“The learned counsel appearing for the petitioner seeks leave to withdraw the petition. Leave granted. Petition is dismissed as withdrawn.”
4. It is clear from the aforesaid order that neither liberty to approach the court again was sought nor granted. It is against public policy to permit a litigant to approach the court again and again once the matter has been withdrawn by him unconditionally. Mr. Nusrat Shah, learned counsel for the petitioner submitted that there is no estoppel against statute and if there is violation of fundamental right, the petitioner can file 100 writ petitions again and again and again so long as infraction of fundamental right continues. We are afraid, the sweeping statement of the learned counsel cannot be accepted. If a litigant exercises his right in approaching the court and complains infraction of fundamental right, the process must be taken to logical conclusion. Such litigant, if withdraws the proceeding unconditionally and without liberty to file fresh proceeding, he may not be permitted to approach the court again and again because it is against the public policy even though there is no question of res-judicata or estoppel.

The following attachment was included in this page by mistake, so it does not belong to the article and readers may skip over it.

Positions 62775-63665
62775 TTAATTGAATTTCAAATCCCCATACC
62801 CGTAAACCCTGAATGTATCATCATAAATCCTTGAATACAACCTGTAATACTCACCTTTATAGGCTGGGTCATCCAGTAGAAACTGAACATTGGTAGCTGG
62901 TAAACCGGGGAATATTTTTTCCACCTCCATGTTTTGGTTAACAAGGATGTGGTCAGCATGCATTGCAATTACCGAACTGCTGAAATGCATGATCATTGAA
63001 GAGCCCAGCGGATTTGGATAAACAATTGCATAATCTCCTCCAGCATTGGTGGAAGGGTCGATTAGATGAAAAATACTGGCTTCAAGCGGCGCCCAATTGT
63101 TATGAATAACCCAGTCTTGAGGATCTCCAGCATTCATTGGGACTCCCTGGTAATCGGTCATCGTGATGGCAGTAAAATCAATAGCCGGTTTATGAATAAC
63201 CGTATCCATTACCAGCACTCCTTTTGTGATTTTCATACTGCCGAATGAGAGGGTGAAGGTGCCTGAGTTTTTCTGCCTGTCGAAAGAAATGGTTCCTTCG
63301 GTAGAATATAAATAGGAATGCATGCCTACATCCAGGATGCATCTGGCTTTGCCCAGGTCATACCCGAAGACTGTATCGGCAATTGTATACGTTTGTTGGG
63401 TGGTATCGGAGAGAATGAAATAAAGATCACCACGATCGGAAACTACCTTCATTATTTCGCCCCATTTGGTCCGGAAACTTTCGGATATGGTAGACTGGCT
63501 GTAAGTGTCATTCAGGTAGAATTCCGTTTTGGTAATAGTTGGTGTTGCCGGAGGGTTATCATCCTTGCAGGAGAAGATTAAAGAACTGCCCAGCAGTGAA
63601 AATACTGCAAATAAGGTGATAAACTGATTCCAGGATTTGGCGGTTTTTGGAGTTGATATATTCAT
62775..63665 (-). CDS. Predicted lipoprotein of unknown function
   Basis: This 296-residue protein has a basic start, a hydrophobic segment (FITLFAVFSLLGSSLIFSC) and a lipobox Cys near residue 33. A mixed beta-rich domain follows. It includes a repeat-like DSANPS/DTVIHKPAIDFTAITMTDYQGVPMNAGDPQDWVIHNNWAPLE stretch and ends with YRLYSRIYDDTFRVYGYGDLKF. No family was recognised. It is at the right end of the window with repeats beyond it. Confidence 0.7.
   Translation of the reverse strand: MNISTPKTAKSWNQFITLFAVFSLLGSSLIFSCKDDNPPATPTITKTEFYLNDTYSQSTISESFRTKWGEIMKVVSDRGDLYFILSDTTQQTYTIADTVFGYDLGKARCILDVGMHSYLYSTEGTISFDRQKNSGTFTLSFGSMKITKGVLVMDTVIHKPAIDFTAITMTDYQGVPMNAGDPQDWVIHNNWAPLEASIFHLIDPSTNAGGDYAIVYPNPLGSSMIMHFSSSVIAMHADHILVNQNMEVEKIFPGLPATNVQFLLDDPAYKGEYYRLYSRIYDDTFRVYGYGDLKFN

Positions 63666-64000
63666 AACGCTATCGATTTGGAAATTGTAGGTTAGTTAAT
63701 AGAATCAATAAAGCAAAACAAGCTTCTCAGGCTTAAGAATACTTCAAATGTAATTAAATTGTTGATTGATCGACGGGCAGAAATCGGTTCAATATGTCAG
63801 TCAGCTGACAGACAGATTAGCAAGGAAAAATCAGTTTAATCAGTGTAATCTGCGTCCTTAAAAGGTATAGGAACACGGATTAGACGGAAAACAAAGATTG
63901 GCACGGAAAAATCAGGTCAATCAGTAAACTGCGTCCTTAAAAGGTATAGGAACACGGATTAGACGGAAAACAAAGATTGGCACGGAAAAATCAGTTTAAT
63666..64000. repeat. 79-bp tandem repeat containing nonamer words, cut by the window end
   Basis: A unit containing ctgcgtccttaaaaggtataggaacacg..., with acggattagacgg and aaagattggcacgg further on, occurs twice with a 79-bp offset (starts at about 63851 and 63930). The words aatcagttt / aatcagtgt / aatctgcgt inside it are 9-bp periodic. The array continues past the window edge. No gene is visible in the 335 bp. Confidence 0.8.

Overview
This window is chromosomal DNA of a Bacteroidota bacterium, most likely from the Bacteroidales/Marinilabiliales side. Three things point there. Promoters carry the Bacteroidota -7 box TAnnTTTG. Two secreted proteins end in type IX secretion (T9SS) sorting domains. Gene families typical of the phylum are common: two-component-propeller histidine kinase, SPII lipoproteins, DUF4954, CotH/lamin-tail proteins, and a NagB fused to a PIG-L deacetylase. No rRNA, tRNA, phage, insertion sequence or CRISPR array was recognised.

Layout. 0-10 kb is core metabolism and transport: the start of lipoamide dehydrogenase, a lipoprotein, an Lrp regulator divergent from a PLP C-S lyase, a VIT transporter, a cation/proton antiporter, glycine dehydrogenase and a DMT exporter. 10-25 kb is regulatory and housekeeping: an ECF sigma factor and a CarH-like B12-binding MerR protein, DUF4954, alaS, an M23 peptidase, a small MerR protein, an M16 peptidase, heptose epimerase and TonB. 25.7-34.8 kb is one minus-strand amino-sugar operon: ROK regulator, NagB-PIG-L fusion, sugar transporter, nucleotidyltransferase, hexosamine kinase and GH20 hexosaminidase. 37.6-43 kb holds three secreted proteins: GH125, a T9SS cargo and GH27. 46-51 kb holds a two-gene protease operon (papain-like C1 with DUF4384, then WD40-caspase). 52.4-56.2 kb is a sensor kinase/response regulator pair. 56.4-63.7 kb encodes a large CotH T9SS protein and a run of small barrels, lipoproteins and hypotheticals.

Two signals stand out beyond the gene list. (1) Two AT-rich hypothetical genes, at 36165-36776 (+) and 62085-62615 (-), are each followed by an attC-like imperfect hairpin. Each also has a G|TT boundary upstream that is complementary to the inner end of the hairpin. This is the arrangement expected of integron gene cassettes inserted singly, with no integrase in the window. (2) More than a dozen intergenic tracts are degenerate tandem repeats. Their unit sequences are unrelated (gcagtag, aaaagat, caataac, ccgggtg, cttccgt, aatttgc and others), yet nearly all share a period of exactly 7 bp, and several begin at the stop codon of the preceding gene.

5. Even if we assume that petitioner may be permitted to file second writ petition though first writ petition was withdrawn without liberty, we find it difficult to accept the submission of the learned counsel that by not permitting the petitioner to wear head-scarf, the fundamental right of the petitioner under Article 25 is violated. Article 25 of Constitution of India reads thus-

“25.Freedom of conscience and free profession, practice and propagation of religion.- (1) Subject to public order, morality and health and to the other provisions of this Part, all persons are equally entitled to freedom of conscience and the right freely to profess, practise and propagate religion.